We can debate forever whether or not helmets are a genuine improvement or not (I personally would always wear one but that is my choice). However that’s not what the question was – why is there a difference between road and mtb riders? Generally the latter wear helmets, why the former less so (yes, aware that a fair few do, but I see a good number who don’t)? What’s the difference? A road surface can still do a lot of damage in an accident, so why the different approach?

    Premier Icon GrahamS
    Subscriber

    Good grief, we’re not doing very well today are we? If the stats are the same PER MILE then cyclists are far more at risk of fatality since we ride a lot more miles than people walk, generally.

    That is how transport risk is generally measured though, no?

    Hence why you get the “flying is the safest form of transport” stuff when in reality plane crashes are obviously more likely to be fatal than car crashes.

    It does beg the question: how far would you have to walk before it would be a “no brainer” to wear a helmet?

    I was off out on the road bike last week and got all the way out of the door without my helmet when I thought what if my son spots me coming back wihout it and I went back inside and got it. Oh how life has changed in the last few years. Would the helmet evangelists not ride if the arrived by car to a trail and realised they’d forgotton their helmet. Hasnt happend to me for a while but I would still go and ride.

    Premier Icon kilo
    Subscriber

    What’s the difference? A road surface can still do a lot of damage in an accident, so why the different approach?

    I don’t fall off on the road nor do I bang my head on branches I tend to do this off road though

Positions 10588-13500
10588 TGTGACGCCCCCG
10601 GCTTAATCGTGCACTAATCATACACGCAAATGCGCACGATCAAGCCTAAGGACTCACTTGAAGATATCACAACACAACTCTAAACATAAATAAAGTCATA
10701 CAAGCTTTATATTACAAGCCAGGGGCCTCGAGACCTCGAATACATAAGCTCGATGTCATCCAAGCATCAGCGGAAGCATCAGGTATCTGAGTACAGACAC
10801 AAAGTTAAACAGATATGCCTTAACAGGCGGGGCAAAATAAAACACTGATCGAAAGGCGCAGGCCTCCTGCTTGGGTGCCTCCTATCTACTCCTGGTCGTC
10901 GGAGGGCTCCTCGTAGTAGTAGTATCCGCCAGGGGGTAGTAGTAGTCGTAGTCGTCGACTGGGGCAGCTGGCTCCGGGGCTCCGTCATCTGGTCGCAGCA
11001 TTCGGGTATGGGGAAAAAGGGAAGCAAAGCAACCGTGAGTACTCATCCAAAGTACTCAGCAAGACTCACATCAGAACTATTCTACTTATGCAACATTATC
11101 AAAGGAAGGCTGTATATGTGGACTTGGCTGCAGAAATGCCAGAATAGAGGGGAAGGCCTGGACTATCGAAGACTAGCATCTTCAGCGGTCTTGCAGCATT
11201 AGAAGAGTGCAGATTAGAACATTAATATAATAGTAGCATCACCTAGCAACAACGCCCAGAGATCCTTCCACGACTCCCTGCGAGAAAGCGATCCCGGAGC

Premier Icon ransos
    Subscriber

    why is there a difference between road and mtb riders? Generally the latter wear helmets, why the former less so (yes, aware that a fair few do, but I see a good number who don’t)? What’s the difference? A road surface can still do a lot of damage in an accident, so why the different approach?

    I propose three reasons:

    1. Historical. MTBing is a relatively new sport which emerged just as helmet wearing was becoming commonplace. Road riding has a much longer tradition and any older riders would’ve grown up not wearing a helmet.

    2. Usefulness of helmets. They are designed to offer protection in low speed accidents. So striking your head on low branches etc, which happens off road.

    3. Risk. You’re more likely to fall off mtbing.

    edlong
    Member

    However that’s not what the question was – why is there a difference between road and mtb riders? Generally the latter wear helmets, why the former less so (yes, aware that a fair few do, but I see a good number who don’t)? What’s the difference?

    Answering for myself, although I’m now always helmeted, I used to wear helmets off road, but not on road. I think when I set off on a mountain bike, although I’m not exactly planning on falling off, I’m doing an activity where falling off, or at least headbutting a tree branch on the way under, are quite likely occurrences. On road, I’m pretty much planning on getting from my departure point to my destination “rubber side down” each and every time. As I ride more off-road, I tackle trickier terrain which I wouldn’t do if I wasn’t prepared to go OTB. If I thought a particular road was likely to result in me coming off, I wouldn’t ride it.

    EDIT: Plus the speed of the likely off – to be frank, I expect most of my MTBing falls to be at the sort of speeds where a helmet will help. On road, I’m not necessarily expecting that the layer of polystyrene will do much if I go under a cement truck…

    Premier Icon dazh
    Subscriber

    Aye and if you worry about falling when climbing you should either give up or free climb

    Funny you should say that cos I was going to use a climbing analogy. Ever climbed before? In some circumstances climbing without a rope (soloing) can be much safer than using one. Also climbers use many other strategies to compensate risk other than simply having a rope tied to them, such as knowledge of the crag/route/area, an accurate assessment of their own ability, climbing well within their own limits etc. Would it surprise you to know that many climbers (and not just the elite) solo routes on a routine basis? Is it any different to riding a bike without a helmet?